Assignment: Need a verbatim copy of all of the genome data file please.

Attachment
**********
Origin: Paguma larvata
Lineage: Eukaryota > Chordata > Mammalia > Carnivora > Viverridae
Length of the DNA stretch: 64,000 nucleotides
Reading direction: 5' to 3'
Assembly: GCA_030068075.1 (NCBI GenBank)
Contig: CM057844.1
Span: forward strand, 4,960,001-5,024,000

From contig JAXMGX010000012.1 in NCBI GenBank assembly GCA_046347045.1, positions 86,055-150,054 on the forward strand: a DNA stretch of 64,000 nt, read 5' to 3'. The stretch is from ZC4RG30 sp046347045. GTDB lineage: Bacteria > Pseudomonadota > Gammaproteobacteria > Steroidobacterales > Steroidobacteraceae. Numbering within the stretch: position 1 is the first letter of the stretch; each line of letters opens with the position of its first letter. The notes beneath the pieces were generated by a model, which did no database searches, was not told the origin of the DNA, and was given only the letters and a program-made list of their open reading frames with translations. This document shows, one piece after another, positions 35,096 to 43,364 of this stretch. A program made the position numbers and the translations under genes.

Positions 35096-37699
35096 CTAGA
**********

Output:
Origin: Paguma larvata
Lineage: Eukaryota > Chordata > Mammalia > Carnivora > Viverridae
Length of the DNA stretch: 64,000 nucleotides
Reading direction: 5' to 3'
Assembly: GCA_030068075.1 (NCBI GenBank)
Contig: CM057844.1
Span: forward strand, 4,960,001-5,024,000

From contig JAXMGX010000012.1 in NCBI GenBank assembly GCA_046347045.1, positions 86,055-150,054 on the forward strand: a DNA stretch of 64,000 nt, read 5' to 3'. The stretch is from ZC4RG30 sp046347045. GTDB lineage: Bacteria > Pseudomonadota > Gammaproteobacteria > Steroidobacterales > Steroidobacteraceae. Numbering within the stretch: position 1 is the first letter of the stretch; each line of letters opens with the position of its first letter. The notes beneath the pieces were generated by a model, which did no database searches, was not told the origin of the DNA, and was given only the letters and a program-made list of their open reading frames with translations. This document shows, one piece after another, positions 35,096 to 43,364 of this stretch. A program made the position numbers and the translations under genes.

Positions 35096-37699
35096 CTAGA